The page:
years I didn't even try, my
creativity eclipsed by the dishes in the sink and two sets of diapers
change. I had three children under five,
and forget it, if a bottle didn't need warming, or buckle overalls
it wasn't my life.
I picked up a copy of Syd Fields' book Screenplay.
I came to an important passage. Fields
"Housewives usually have a more difficult time than others" when it
comes to getting real writing time. He
aptly notes that "husbands threaten to leave...children turn into
'animals'"...and they all "gang up on Mother" because she wants
quiet, and time to write.
proved very useful to me. Not only did it validate my feelings,
but instead of feeling miserable and alone, I felt like a mighty
warrior with a just cause and a mighty heart! The first thing I
did was to read the passage to my husband.
Ha ha! See, I crowed! Someone who knows
something has said this. Not just
me but an expert with the facts. If you want to dispute it, take
it up with Mr. Fields.
helped me realize that I had to stick up for myself. That,
or I would perish under a pile of
prescription drugs. Before this I thought
that if I
was sweet and stated my needs clearly and kindly, my family would
respect my 'writing time'
and leave me alone. I don't think this
approach has ever worked for anyone on the planet.
I mean, how many kittens get left alone? Badgers
do much better. Think
badger. Grrr.... Defend
claiming it. I started by claiming my own space. I took over an entire
room. Not everyone can do this, I know,
everyone can claim some space, even a cabinet that doubles as an office
den. Open the doors to block out the
legos scattered on the floor. Get an iPod and play
something loud enough to block out screaming. This is
was on a roll.
methods are simple, and they
work like this. Accept the fact that
your children will not obey you. You
tell them all that you will be writing for the next four hours and you
don't want to
be disturbed unless there's blood. Good
start. You add, "pretend I'm not home" and
other remarks to discourage interruption like "don't be a baby.
Handle it yourself." Then, addressing your husband directly you
say: "I'm working until 2 pm. You're in charge."
family is like mine, half an hour later one of your cherubic children
will march straight past Dad reclining with an Autoweek
on the sofa, climb seventeen flights of stairs, pass two locked doors
armored tank to tell you they are
hungry. This won't seem strange (or exasperating) to anyone but you. After all, you feed them, Dad
forgets about lunch until three or four in the afternoon.
to forget about lunch, mind you. He just
forgot he was supposed to do it today.
Besides, at noon, he hands were covered in
oil. Surely, your task would be much
easier to break from than his. He only
needed another few minutes.
active, this resistance hurts. It feels
like your work is less important than anyone else's no matter what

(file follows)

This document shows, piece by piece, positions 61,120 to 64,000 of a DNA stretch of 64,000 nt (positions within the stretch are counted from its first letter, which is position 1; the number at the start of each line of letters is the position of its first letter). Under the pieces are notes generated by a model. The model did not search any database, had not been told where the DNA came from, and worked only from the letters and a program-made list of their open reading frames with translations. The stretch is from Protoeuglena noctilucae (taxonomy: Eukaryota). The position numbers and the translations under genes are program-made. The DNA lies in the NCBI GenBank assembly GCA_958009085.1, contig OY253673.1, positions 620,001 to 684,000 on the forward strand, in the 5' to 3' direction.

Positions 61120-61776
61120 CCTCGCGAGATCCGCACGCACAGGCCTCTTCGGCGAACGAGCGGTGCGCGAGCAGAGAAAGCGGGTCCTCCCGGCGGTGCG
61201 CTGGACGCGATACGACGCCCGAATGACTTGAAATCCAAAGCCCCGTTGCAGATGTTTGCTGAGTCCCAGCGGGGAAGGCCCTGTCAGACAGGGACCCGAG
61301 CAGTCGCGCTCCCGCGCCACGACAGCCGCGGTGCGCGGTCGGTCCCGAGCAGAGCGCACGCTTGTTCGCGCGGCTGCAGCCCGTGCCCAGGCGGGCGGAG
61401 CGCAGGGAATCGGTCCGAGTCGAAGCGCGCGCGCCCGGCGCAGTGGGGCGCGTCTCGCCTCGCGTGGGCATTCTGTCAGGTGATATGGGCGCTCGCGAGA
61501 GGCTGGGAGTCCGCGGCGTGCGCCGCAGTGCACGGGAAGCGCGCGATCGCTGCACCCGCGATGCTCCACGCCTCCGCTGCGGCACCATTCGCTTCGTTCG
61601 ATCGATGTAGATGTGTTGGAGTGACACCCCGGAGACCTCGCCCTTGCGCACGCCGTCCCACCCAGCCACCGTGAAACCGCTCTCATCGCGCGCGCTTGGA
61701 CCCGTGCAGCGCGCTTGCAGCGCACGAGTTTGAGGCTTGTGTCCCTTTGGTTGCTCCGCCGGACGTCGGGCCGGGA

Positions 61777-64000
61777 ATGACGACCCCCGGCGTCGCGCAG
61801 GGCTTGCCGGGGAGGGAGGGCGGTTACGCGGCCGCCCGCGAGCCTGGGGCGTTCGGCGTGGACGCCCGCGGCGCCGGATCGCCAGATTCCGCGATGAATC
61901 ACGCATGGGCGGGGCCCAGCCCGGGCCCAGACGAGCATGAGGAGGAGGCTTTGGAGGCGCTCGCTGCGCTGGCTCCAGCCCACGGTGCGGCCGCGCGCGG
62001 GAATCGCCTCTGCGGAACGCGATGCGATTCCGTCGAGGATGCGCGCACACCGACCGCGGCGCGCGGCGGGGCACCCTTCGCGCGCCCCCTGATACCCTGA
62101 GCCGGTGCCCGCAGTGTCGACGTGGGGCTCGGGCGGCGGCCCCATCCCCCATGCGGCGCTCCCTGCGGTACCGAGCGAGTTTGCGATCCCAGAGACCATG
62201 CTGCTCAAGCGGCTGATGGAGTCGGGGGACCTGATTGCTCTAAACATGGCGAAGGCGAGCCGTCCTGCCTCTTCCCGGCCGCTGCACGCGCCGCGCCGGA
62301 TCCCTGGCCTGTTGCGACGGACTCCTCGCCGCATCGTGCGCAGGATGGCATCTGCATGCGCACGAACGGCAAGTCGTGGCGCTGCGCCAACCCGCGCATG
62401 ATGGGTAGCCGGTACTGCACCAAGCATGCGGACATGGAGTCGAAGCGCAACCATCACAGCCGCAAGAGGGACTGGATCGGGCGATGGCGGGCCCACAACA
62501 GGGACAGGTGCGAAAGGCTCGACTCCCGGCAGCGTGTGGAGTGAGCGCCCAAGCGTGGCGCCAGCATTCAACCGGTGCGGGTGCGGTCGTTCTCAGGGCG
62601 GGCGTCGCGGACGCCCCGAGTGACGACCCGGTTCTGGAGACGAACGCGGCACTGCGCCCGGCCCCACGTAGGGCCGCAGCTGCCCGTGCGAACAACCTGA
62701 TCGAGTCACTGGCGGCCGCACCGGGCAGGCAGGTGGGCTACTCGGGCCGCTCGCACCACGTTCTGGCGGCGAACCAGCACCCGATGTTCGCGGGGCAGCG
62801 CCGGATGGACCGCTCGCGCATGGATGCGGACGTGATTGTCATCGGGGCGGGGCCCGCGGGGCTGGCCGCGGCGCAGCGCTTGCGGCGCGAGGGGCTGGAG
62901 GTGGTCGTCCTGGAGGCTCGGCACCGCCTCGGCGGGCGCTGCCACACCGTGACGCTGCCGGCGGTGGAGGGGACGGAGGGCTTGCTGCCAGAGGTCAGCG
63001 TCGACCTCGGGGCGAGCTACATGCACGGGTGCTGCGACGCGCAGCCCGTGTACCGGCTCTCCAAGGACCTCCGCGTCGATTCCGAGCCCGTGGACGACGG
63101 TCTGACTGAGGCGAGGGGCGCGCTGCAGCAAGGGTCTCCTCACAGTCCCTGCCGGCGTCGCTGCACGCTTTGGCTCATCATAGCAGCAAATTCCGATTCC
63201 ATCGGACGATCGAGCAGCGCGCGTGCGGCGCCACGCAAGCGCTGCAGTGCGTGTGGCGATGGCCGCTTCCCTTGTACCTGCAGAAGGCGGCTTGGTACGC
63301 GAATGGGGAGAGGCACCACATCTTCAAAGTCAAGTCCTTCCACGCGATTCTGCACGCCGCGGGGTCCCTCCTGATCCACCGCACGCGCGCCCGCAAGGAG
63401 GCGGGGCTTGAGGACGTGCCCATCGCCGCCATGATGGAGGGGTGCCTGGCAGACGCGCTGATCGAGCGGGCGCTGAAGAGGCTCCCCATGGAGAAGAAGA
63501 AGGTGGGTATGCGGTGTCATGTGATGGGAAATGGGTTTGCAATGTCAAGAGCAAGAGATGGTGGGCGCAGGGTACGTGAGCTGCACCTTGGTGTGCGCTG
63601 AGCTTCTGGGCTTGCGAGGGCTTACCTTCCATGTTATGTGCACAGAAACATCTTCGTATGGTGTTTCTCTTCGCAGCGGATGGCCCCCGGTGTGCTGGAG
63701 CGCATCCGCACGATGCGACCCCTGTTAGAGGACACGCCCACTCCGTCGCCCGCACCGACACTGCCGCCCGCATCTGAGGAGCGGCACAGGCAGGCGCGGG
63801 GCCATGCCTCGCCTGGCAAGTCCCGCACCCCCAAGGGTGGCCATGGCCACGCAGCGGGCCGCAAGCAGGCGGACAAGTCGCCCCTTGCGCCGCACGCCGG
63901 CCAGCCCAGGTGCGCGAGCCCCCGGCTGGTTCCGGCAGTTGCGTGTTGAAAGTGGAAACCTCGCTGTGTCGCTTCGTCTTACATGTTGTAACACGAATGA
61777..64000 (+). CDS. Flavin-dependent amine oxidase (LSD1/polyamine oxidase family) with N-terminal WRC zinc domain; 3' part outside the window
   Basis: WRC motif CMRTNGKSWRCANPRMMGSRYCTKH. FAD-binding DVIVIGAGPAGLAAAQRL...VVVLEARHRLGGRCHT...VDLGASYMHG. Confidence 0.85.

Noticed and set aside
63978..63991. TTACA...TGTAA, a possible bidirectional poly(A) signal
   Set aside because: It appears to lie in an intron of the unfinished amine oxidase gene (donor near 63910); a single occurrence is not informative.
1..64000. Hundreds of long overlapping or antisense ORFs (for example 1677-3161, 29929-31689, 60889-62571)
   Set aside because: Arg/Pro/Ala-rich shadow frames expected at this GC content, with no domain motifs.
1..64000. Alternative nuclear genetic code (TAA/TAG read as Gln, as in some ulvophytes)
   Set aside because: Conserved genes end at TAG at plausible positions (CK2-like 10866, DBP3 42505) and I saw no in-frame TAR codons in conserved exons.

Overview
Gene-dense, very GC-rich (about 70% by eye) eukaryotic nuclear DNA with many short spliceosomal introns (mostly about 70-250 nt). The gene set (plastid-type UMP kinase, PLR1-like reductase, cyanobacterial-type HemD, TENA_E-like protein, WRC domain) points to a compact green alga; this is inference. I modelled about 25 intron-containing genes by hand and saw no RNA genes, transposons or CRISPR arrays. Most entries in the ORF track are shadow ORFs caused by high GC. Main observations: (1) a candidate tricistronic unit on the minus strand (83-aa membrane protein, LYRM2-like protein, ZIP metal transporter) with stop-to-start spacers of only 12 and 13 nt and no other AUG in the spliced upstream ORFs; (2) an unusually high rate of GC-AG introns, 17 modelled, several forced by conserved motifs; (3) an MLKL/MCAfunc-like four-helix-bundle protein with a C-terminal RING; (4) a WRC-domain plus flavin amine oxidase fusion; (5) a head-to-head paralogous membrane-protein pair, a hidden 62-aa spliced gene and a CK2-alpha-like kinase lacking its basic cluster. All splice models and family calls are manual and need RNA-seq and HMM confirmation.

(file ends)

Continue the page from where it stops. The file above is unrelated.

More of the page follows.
anyone else is up to. And so you never get
another trick. Triangulate. Powerful people
triangulate their power. Think of the
Pope, he gets things done. Why? Because if you don’t like what he’s up to,
who are you going to argue with about it? It works the same with children.
already do this. Think about
it. Your oldest child loses a
tooth. If you told him to put in under
his pillow, he would resist, outright refuse. It's
his tooth, a perfectly good tooth, and mighty
wonderful. He plans to plant it in the
garden and see if
it will grow.
you triangulate power. Explain, it
isn't really you who wants the
tooth under the pillow. If it was up to
you, he could do anything he wants with that fine tooth.
But you see, the tooth fairy, well, I
wouldn't want to get her angry. On
you get a dollar.
this. Triangulate. I
would make lunch now,
but I promised my
editor I would get this done. It isn't
up to me, see. I would love to. But I have to meet this obligation. My critique group is expecting the first
chapter Wednesday. If you need clean
why don't you throw in a load of laundry? The soap in in the
help me with
all this, I did a very important thing. I
hired a housekeeper. The housekeeper
was really key. Every two weeks a brave
and wonderful man comes in to clean my house. (A
man! Think of that! Proof that men are
capable of doing housework.) I feel like a fairy princess. His
contribution cannot be understated. He
allows me to do what I cannot do without him, triangulate housework. Suddenly, we all share in the responsibility
the house. It isn't just mom's job
anymore, this is a job for a hired
also means that the buck no longer stops with me when it comes
time to clean up. The day before, up goes
"The housekeeper comes tomorrow"! My housekeeper is very nice
personable, so I have to embellish a little. I
tell my kids all must be cleaned or they will incur the
wrath of the housekeeper. In my tales, the
housekeeper transforms into a relentless seeker of clean carpets. He ruthlessly discards any and all toys on
the floor, sucking them away forever with this mighty shop vac. “Your things will never see daylight again,”
I warn like a Sybll, “don't let the housekeeper find them first!”
works on my
husband, too. The three foot deep pile
on his dresser melts into drawers on that day. And
it also works on me. I
that if I can get things to a decent level, it will get clean, and then
have to worry again for a couple of weeks.
Mercifully, I can return to my writing desk free of the housework guilt
that otherwise bogs me down.
seventeen flights of stairs, if Rapunzel isn’t going to let down her
hair, your kids are just going to have to climb right back down again. It just takes a little reprogramming. Believe me, if you aren't going to make
lunch, hungry children will find someone who will.
And all that motor oil washes right off.